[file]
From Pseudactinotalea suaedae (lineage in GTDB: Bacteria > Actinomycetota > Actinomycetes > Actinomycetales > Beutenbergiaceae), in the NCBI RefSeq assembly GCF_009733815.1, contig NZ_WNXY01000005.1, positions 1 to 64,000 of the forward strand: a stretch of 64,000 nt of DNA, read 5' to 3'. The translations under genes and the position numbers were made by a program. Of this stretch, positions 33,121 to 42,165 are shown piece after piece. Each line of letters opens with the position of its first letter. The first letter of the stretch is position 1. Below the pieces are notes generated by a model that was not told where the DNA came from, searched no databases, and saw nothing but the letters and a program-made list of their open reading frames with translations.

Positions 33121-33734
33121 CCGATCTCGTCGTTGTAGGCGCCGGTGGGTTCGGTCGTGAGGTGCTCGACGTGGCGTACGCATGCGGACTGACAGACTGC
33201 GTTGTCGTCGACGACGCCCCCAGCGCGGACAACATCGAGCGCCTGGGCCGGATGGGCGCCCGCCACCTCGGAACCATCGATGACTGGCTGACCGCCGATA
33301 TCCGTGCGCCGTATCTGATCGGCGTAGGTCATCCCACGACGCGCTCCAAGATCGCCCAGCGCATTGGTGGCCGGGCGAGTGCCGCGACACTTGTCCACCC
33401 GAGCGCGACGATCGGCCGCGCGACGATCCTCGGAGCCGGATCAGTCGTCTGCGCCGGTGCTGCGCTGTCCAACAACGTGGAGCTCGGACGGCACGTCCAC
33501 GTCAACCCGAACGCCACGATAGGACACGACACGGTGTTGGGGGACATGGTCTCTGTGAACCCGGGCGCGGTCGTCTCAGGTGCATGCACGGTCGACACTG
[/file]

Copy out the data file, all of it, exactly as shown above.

From Pseudactinotalea suaedae (lineage in GTDB: Bacteria > Actinomycetota > Actinomycetes > Actinomycetales > Beutenbergiaceae), in the NCBI RefSeq assembly GCF_009733815.1, contig NZ_WNXY01000005.1, positions 1 to 64,000 of the forward strand: a stretch of 64,000 nt of DNA, read 5' to 3'. The translations under genes and the position numbers were made by a program. Of this stretch, positions 33,121 to 42,165 are shown piece after piece. Each line of letters opens with the position of its first letter. The first letter of the stretch is position 1. Below the pieces are notes generated by a model that was not told where the DNA came from, searched no databases, and saw nothing but the letters and a program-made list of their open reading frames with translations.

Positions 33121-33734
33121 CCGATCTCGTCGTTGTAGGCGCCGGTGGGTTCGGTCGTGAGGTGCTCGACGTGGCGTACGCATGCGGACTGACAGACTGC
33201 GTTGTCGTCGACGACGCCCCCAGCGCGGACAACATCGAGCGCCTGGGCCGGATGGGCGCCCGCCACCTCGGAACCATCGATGACTGGCTGACCGCCGATA
33301 TCCGTGCGCCGTATCTGATCGGCGTAGGTCATCCCACGACGCGCTCCAAGATCGCCCAGCGCATTGGTGGCCGGGCGAGTGCCGCGACACTTGTCCACCC
33401 GAGCGCGACGATCGGCCGCGCGACGATCCTCGGAGCCGGATCAGTCGTCTGCGCCGGTGCTGCGCTGTCCAACAACGTGGAGCTCGGACGGCACGTCCAC
33501 GTCAACCCGAACGCCACGATAGGACACGACACGGTGTTGGGGGACATGGTCTCTGTGAACCCGGGCGCGGTCGTCTCAGGTGCATGCACGGTCGACACTG